During the motor exploration, we assume that the agent is re-centered on the visual input after each movement. This constraint can seem artificial, but it ensures that only a single environmental state is locally explored and characterized. It is to be seen as a simplification of a more realistic scenario in which the agent iteratively moves around and encounters a different environmental state at each iteration. The constrained motor exploration we propose here is simply the collection of all the sensorimotor experiences that such a free agent would get when encountering a specific visual input .

Figure 2: Experiment 1: (a) Examples of visual inputs represented as regular grids of pixels. The sensor limits is shown in blue and the limit of the motor exploration in red. (b) The corresponding sensory encoding, represented as cells and sensory vector accessible to the agent. (c) Singular values of , as well as the first (red) and second (dashed blue) motor directions defined by . (d) Sub-sampling of the visual inputs organized according to and . Three visual inputs present in panel (a) are outlined in green.

3 Linear sensorimotor function

In any non-trivial system, the function is very complex. It implicitly embodies all the unknown properties of the visual input and the agent’s sensorimotor apparatus. We can however study it locally to extract its potential invariants.

3.1 Linear approximation

Let’s assume that the function is smooth (in the mathematical analysis sense), and re-express it locally as a linear function:


where is a matrix, and is a bias vector of size . Assuming that the number of sensors is at least equal to the number of motors , and that the motors are independent, the rank of is at most equal to . It can however be smaller if there exists a direction in along which does not induce any sensory change in .

In practice, the agent does not have access to , but only to and . Nonetheless, if we denote the image subspace of , the intrinsic dimension of is equal to the rank of . It is thus possible to randomly generate a matrix of samples in to create a sampling matrix of size containing the resulting sensory variations:

and to perform a singular value decomposition (SVD) of :


where is an unitary matrix, is an unitary matrix, and is a diagonal matrix with the singular values of in decreasing order. The number of significant (non-null) singular values correspond to the intrinsic dimension of , and thus to the rank of . Moreover, the first columns of (right-singular vectors) associated with those significant singular values correspond to the combinations of motor samples in which induce sensory changes, while other columns of R correspond to the combinations of samples in which leave the sensory state invariant. In other words, based on the sampling , we can estimate the rank of associated with a visual input , as well as the potential motor commands which leave the sensory state invariant. Those properties can be used to intrinsically characterize the visual input .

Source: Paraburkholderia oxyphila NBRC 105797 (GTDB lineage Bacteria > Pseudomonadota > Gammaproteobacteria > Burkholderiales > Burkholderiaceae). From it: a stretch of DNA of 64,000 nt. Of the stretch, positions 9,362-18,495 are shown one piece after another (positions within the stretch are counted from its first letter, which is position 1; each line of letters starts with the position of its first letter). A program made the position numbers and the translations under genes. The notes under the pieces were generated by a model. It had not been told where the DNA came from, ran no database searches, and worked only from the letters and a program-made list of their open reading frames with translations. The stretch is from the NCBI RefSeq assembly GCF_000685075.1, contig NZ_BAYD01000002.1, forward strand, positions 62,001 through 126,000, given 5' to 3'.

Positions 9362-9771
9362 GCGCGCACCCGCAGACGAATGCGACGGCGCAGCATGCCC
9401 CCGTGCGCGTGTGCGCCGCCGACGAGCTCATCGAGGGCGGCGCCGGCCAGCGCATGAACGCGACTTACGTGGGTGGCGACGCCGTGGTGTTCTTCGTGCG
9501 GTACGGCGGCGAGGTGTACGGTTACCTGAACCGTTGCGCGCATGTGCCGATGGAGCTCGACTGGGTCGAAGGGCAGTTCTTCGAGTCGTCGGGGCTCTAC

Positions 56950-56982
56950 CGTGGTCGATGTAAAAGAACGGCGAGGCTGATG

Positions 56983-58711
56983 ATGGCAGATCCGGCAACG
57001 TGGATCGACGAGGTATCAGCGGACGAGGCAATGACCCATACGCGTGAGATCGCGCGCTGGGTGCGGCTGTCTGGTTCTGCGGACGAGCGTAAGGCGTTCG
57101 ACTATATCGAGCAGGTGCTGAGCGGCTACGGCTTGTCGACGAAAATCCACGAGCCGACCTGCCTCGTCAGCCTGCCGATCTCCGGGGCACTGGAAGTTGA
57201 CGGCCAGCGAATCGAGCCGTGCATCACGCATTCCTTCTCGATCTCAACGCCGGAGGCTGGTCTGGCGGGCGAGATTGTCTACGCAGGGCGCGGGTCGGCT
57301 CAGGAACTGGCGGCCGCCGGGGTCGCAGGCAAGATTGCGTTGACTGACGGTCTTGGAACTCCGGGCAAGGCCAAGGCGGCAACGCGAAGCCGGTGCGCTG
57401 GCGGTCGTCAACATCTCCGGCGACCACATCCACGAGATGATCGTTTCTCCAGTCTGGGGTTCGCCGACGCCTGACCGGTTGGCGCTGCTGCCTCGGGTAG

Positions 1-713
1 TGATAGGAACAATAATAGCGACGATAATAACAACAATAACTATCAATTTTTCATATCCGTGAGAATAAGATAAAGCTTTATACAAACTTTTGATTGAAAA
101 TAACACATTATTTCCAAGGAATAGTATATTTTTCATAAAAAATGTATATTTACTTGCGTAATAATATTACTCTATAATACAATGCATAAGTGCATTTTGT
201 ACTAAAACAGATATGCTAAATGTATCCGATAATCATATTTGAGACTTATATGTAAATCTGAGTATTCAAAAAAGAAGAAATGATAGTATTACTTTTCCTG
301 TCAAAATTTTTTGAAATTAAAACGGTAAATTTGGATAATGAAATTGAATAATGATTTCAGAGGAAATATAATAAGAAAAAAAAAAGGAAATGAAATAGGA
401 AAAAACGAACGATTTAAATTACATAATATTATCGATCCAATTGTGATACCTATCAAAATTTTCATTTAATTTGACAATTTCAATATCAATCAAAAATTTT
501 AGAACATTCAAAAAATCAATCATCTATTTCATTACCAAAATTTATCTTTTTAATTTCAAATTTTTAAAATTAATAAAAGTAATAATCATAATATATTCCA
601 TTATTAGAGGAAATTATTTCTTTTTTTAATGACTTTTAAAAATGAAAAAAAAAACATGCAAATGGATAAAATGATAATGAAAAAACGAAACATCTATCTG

Figure 3: Experiment 2: (a) Examples of visual inputs, as in Fig. 2. (b) The corresponding sensory encoding. (c) Projection errors of , and the first (red) and second (dashed blue) motor directions defined by . Singular values of are displayed with dashed bars (scaled up). (d) Sub-sampling of the visual inputs organized according to and . Three visual inputs present in panel (a) are outlined in green.

3.2 Experiment 1

In the first experiment, we simulate linear sensorimotor mappings . To do so, we create visual features such that is linear. As illustrated in Fig 2a, they correspond to gradients with various orientations, slopes, and biases. We also ensure that all excitation functions are linear by drawing and from a uniform distribution , but setting to . Examples of the resulting sensory encoding of visual features are illustrated in Fig. 2b.

The agent explore each visual input with random motor commands. The sensory sampling generated this way is analyzed through a SVD. Potential sensorimotor invariances are estimated by looking at the number of significant singular values :

  • none means the sensory input is invariant to any motor command,

  • one means the sensory input is invariant to one direction in the motor space,

  • two means the sensory input is not invariant to any motor command.

Note that because the motor space is D, no more than two can be significant. For a given non-significant , the motor direction associated with the related invariance is: